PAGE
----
One of the most interesting parts of Gare Joyce’s Future Greats and Heartbreaks was his description of prospect interviews. For those who haven’t read the book, Joyce was allowed to peek behind the curtain of the Columbus Blue Jackets for about a year in order to research the ins-and-outs of NHL scouting and prospect procurement. He was present for the team’s draft operations roughly between 2006 and 2007.

Joyce takes the reader into the prospect interview and shares some of the questions, reactions and ostensible purposes of the process. The questions seemed rather innocuous in the book, although it’s interesting some five years later to compare the impressions of the kids at the time to their success as pros now.

More recently, former Flames sixth-overall pick Daniel Tkaczuk wrote about his own experiences with NHL draft interviews. His list of questions runs the gambit from the obvious to the bizarre:

• If you shoot 100 pucks during drills in practice, how many of them actually hit the net? (Is there really a right answer to this? We all know saying 100 is a flat-out lie.)

• The Reaction Question – Some teams like to throw reactionary questions out there to see what you do. Are you a virgin? Have you ever done drugs? What do you hate about the game? Why don’t you play more like ‘X’?

• The One-on-One – This meeting is over a casual coffee and is a little more intimate.

• Who do you hate playing against?

• The Board Room – Donald Trump-style firing squad, where questions come from all different angles and you have to defend your play and show them you are determined to make the jump to the pro game.

• Solving Puzzles and small IQ tests.

• What music do you listen to? What your favorite movie of all-time?

• The Party – One team was basically having a party for scouts and offered me a beer while I was fielding their questions.

• Personality Test – Taking the Myers-Briggs test to find out just exactly what you are about. Pretty scary how accurate the results are.

That’s a sampling of what Tkaczuk discusses. As you can see, some of it seems useful (“who do you hate to play against”), but some of it is flat out ridiculous (“are you a virgin?”). Tkaczuk also mentions the intimate one-on-one interview, which is probably more in-line with what many of us non-athletes face when trying to land a job.

In my previous article, I discussed Ori and Rom Brafman’s book Sway and how things like draft order or diagnostic labels can influence player development. In the same book, the authors also discuss the typical unstructured job interview and how ineffective it is for predicting future performance:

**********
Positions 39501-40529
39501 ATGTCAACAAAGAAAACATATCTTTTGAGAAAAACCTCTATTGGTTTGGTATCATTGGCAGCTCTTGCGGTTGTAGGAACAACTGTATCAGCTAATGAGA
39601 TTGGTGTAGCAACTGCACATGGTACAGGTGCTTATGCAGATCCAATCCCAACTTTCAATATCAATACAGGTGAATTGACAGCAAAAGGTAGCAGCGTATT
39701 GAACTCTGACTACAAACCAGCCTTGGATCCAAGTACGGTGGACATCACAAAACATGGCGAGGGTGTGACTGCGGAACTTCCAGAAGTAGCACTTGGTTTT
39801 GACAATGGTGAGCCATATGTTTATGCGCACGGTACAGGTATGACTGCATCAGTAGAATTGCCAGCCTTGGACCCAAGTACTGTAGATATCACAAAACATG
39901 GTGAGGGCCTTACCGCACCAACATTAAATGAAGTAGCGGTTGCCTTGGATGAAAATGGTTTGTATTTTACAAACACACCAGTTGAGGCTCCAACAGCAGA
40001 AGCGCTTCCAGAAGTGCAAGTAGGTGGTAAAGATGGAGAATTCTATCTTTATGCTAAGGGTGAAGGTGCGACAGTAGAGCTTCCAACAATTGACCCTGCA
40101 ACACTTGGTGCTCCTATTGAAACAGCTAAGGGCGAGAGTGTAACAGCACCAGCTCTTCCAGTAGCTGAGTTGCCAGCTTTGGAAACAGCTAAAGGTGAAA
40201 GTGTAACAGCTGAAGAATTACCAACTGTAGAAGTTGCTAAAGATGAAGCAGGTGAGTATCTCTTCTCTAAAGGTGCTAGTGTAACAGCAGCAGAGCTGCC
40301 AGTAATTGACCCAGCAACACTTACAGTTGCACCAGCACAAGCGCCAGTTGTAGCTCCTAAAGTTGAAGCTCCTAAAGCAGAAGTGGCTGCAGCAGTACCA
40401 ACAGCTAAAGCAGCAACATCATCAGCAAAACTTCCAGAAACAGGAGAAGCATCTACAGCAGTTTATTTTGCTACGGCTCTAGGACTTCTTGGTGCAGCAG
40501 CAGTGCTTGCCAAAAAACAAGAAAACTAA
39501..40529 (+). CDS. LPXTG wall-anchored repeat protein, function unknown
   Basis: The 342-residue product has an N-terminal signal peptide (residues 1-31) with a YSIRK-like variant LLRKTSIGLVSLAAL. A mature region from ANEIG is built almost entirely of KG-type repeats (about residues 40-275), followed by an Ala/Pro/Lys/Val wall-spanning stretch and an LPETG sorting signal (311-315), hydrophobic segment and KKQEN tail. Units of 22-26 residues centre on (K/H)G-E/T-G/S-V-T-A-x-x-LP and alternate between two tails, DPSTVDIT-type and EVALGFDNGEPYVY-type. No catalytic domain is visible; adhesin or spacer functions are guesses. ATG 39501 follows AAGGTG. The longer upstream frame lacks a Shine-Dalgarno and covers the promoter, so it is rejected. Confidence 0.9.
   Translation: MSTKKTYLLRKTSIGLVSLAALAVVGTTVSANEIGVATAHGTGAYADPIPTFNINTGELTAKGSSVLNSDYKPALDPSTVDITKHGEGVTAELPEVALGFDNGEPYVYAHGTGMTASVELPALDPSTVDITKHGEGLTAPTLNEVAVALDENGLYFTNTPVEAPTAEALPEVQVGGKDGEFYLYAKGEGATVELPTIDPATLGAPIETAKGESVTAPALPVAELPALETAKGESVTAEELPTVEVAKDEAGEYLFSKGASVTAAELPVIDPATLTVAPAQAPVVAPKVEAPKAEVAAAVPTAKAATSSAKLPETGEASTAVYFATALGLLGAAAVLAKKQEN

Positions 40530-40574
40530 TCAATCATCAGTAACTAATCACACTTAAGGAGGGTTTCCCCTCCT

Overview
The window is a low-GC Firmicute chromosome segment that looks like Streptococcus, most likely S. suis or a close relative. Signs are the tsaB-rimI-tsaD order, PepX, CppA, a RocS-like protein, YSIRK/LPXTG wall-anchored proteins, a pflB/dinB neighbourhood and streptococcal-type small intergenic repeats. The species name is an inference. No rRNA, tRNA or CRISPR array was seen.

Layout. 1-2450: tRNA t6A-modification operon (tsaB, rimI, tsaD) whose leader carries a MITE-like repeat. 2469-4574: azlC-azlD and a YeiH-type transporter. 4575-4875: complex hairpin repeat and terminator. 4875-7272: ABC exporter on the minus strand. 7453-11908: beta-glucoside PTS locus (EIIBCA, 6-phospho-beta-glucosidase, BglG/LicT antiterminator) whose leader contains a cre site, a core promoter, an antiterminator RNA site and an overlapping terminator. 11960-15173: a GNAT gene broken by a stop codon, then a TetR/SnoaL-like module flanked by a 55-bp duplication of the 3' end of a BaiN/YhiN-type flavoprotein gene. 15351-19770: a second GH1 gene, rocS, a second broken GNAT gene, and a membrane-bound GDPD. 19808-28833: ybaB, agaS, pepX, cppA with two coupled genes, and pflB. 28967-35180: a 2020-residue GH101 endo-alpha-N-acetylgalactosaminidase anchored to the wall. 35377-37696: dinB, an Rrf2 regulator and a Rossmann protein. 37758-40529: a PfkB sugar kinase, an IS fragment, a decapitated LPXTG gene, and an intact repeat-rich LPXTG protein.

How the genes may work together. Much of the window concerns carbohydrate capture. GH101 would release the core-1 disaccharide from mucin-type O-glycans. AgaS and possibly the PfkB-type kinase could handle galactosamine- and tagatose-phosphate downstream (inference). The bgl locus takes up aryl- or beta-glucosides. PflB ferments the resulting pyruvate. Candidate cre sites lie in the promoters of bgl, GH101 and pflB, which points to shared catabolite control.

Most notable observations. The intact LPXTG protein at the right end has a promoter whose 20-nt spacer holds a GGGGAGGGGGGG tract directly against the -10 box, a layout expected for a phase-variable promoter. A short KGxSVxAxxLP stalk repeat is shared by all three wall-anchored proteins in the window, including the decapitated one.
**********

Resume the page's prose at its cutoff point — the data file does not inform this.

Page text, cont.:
When researchers conducted a meta-analysis…they discovered only a small correlation between (unstructured) job interviews and job performance. The marks managers give job candidates have very little to do with how well those candidates actually perform on the job.

Interviews are poor at predicting performance for a number of reasons: the sample of time with the candidate is small, the interviewee can “prep” their answers to reflect what the interviewer wants to hear, etc. Many typical interview questions ask the candidate to honestly evaluate themselves (when they won’t) to act as a historian (accurately remember past performances) or predict the future (what are you plans in five years?) which is, naturally, impossible.

Brafman and Brafman note that managers and decision-makers are nevertheless drawn to the unstructured interview:

Although everyone knows…that performance charades are going on, hiring managers are attracted to the “first date” format, thinking that a good conversation will allow their instincts to guide them to the right candidate.

The reason managers can err so easily is that, in addition to ignoring objective data, they focus on and give too much credence to irrelevant factors…It’s a trap familiar to anyone who’s ever bought a bottle of wine soley because of the attractiveness of the label.

There are many traps that lie in wait for the unwary manager – simply “liking” a candidate personally more than another because he/she reflects the managers personality or values, for example. People tend to prefer people who are like them which makes sense when we’re choosing friends, but not when the goal is to predict future performance at a specific job or task.

Another trap is the influence of non-diagnostic information to clutter or inhibit our judgements. This is known as the dilution effect. Henry Zukier studied the dilution effect by asking people which of  two hypothetical students would have a higher grade point average:

Tim Spends about 31 hours studying outside of class in an average week.

Tom spends about 31 hours studying outside of class in an average week. Tom has one brother and two sisters. He visits his grandparents about once every three months. He once went on a blind date and shoots pool about once every two months.

On average, people answered that Tim was probably the better student than Tom, even though the pertinent, diagnostic information for both students was exactly the same.

To bring this back to Future Greats and Heartbreaks, I was struck while reading the book just how poorly Phil Kessel was received by the Columbus Blue Jackets organization during his draft year; mostly because of personal foibles that seemed (to me) irrelevant or at most periphery when it came to his actual abilities as a hockey player. Kessel was chosen fifth that year by the Boston Bruins, one place ahead of the Blue Jackets (who took Derek Brassard sixth) so ultimately their grading of him was moot, but it’s instructive to see that Kessel went on to become a fairly capable NHLer despite the BJ’s doubts.

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